Texas has experienced an estimated 15.9% population growth over the last decade, driven largely by Hispanic groups. This has resulted in two new congressional seats being allocated to Texas in the upcoming 2021 redistricting cycle. However, this growth has not been evenly distributed across the state. In fact, 143 of the 254 counties in Texas have experienced a declining population.

As Texas considers where to place these two new districts, it will be important to not only account for changing population patterns within the state, but also to ensure that minority groups have equal representation. In the new redistricting cycle, it is crucial to consider what a fair map looks like for Black and Latino voters.

State & Historical Context

Section II of the Voting Rights Act passed in 1965 prohibits states from practices that result in denying or abridging the right of US citizens to vote based on race or color. It goes on to say that a violation occurs if a political process (such as redistricting) results in unequal participation for specific race or ethnic groups. Thus, the VRA strictly prohibits members of a protected class from having less opportunity to participate in electing representatives of their choice.

Texas in particular has a contentious history complying with the Voting Rights Act, and has faced several related court cases in the past decade.

Voting Rights Act Compliance in Texas

Section V of VRA required 16 states, including Texas to receive preclearance from the Department of Justice in order to change districting plans. During the previous cycle, the plan originally proposed by Texas state legislatures in 2011 was denied preclearance due to possible racial gerrymandering. But in 2013, the coverage clause of the preclearance requirement in the VRA was ruled unconstitutional by the Supreme Court. Thus, that proposed plan was signed into law by the Texas governor.

The plan was challenged again in 2017 on grounds of racial discrimination, but it was ultimately upheld by the Supreme Court. This upcoming redistricting cycle will be the first where preclearance requirements are no longer in place, raising concerns for advocacy groups both in Texas and nationwide.

Minority Effective Districts

To decide whether a plan complies with the Voting Rights Act, analysts can consider whether the districts that are being created are effective for minority groups to achieve fair representation. Researchers at the MGGG Redistricting Lab have designed a method of quantifying this by considering a district to be effective if it is one where a minority preferred candidate is able to both seek nomination during the primaries, as well as win the general election.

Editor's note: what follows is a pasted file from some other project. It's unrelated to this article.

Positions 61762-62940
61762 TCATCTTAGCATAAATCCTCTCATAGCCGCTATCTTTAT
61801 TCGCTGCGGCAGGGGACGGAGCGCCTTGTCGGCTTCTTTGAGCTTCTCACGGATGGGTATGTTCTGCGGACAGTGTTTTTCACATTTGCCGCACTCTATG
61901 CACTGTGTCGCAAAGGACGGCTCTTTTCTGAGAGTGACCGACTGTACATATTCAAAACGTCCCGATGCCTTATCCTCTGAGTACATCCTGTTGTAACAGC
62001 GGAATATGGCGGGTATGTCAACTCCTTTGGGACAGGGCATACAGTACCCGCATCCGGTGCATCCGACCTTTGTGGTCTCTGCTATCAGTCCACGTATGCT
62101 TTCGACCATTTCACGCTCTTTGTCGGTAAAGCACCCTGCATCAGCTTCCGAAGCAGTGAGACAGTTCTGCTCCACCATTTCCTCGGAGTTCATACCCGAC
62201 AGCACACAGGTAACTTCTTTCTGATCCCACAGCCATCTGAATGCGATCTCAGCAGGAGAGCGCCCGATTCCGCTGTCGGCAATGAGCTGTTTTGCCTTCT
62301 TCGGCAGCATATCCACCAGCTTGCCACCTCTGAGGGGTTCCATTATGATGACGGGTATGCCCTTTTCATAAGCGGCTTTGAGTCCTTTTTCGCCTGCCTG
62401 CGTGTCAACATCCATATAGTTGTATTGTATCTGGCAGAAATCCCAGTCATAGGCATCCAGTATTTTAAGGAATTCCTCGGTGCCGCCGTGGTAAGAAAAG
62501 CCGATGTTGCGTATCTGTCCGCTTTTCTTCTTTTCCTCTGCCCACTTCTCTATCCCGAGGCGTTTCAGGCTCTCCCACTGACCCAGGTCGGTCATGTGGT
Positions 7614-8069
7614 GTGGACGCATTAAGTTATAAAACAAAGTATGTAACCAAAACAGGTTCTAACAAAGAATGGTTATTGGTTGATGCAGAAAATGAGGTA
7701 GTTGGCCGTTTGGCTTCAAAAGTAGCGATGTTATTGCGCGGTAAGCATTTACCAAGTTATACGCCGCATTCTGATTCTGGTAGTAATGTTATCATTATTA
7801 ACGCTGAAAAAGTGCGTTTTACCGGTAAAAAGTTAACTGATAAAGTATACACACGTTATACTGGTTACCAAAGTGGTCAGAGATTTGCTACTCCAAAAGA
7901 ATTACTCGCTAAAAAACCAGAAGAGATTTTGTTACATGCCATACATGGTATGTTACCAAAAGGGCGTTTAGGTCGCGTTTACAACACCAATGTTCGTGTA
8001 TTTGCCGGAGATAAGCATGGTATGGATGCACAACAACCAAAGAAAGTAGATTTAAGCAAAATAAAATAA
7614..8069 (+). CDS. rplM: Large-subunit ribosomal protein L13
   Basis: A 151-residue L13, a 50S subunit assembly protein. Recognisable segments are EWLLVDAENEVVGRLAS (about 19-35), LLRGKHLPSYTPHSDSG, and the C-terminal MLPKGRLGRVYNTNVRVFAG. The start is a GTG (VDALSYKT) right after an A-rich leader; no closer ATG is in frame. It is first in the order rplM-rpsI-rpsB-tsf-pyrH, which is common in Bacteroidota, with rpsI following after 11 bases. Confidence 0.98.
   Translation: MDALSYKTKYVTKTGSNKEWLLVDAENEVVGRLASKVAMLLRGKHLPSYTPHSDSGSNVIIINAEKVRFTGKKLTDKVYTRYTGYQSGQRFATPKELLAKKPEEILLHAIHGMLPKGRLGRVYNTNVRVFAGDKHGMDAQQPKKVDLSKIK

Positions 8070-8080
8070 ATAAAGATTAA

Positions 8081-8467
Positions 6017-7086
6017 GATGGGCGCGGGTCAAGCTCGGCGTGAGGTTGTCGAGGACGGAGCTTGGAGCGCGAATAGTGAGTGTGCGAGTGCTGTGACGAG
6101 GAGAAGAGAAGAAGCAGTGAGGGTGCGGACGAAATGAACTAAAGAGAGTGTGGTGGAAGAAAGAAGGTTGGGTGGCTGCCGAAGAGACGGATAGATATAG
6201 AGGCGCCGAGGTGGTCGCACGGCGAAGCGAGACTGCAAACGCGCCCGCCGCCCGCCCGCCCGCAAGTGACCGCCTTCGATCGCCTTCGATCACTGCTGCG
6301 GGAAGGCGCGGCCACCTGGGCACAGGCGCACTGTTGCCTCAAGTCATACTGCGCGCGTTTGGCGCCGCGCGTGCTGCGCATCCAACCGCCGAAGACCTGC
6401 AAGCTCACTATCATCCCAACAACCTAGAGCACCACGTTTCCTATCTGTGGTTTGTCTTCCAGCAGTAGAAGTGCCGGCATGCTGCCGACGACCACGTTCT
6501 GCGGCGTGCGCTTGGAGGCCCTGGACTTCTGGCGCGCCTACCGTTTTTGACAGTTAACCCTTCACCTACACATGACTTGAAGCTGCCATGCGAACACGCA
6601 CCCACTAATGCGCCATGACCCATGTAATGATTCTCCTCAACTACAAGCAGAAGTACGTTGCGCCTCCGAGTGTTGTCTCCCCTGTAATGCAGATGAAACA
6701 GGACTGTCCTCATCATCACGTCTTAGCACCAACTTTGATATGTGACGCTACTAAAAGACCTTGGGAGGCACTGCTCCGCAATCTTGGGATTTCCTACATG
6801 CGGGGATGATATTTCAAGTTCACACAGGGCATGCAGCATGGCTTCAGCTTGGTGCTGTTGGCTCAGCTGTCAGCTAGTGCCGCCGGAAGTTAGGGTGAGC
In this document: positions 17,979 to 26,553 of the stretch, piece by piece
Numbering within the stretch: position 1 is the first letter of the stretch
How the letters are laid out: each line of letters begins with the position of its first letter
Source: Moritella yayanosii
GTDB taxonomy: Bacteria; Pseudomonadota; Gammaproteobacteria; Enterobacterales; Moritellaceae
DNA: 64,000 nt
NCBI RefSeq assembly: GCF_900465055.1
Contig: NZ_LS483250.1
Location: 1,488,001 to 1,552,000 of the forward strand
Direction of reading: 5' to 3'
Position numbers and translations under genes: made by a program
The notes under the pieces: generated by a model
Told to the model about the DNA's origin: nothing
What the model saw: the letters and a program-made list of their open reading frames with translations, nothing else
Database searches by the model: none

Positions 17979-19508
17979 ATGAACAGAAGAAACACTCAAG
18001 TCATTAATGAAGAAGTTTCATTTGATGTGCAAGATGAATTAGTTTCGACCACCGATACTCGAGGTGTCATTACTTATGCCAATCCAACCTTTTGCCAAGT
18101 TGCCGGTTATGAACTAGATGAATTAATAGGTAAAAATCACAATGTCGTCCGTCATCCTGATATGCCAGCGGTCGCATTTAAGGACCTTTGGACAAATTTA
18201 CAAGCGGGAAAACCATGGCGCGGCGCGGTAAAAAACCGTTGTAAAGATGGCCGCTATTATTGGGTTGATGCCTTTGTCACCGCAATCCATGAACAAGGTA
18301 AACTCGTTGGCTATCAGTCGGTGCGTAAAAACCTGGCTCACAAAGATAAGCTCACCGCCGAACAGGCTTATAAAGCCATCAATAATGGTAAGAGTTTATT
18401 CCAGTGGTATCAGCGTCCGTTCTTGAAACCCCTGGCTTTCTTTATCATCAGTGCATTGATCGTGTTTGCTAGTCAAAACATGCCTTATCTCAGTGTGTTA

Using this methodology, we will examine the interplay of population shifts and minority representation considerations when analyzing the placement of the two new districts.


Using GerryChain, we are able to examine how plans incorporating the Voting Rights Act requirements compare to a base collection of plans that only considers population balance, contiguity, and county line preservation goals. As you can see in the two graphs below, if we add an additional constraint when designing plans that preferentially selects plans with more minority effective districts, we would be able to design plans that have 2 to 3 more minority effective districts on average based on the 2010 population data.

Comparison of Proposed Plans Based on Criteria

With this in mind, if we now think ahead to the upcoming cycle and consider options for where the two new districts might go, it’s important for us to remember that the placement of these districts is crucial to fair representation.

We can visualize the difference in the average number of districts per county when we compare potential plans from the previous redistricting cycle to proposed plans for the upcoming cycle. The green regions on the maps below are areas where we’d expect to see a higher number of districts in 2021 than 2013, and the brown areas are counties where we’d expect to see a decrease in the number of districts. To take a deeper dive, we focused on the Dallas metro area and the Austin metro area, which are visualized below. If we only consider the population differences over the last decade, then on the top row, we can see green regions corresponding to areas that our analysis indicates could be likely candidates for adding a new district. However, if we build our 2021 ensemble of plans by prioritizing adding more minority effective districts, then the landscape of options changes. For example, when accounting only for population, Hays, Travis, and Bastrop counties are potential candidates for a new district. But if we want to maximize minority opportunity districts, then on the bottom row, we can see that Hays county is a much better option than Bastrop county. Similarly, it would be better to place a new district in select Dallas suburbs shaded in green in the second row if we want to better comply with the Voting Rights Act.

Shifting the Landscape of Choices: Rethinking Redistricting Criteria

We hope that advocacy groups in Texas can use these methods and learnings to ensure that the map drawing process in Texas is fair and complies with the Voting Rights Act to the fullest extent.

Detailed code used for this analysis can be found on our github repo, and the User’s Guide also provides a detailed walkthrough of the analysis decisions made at each step.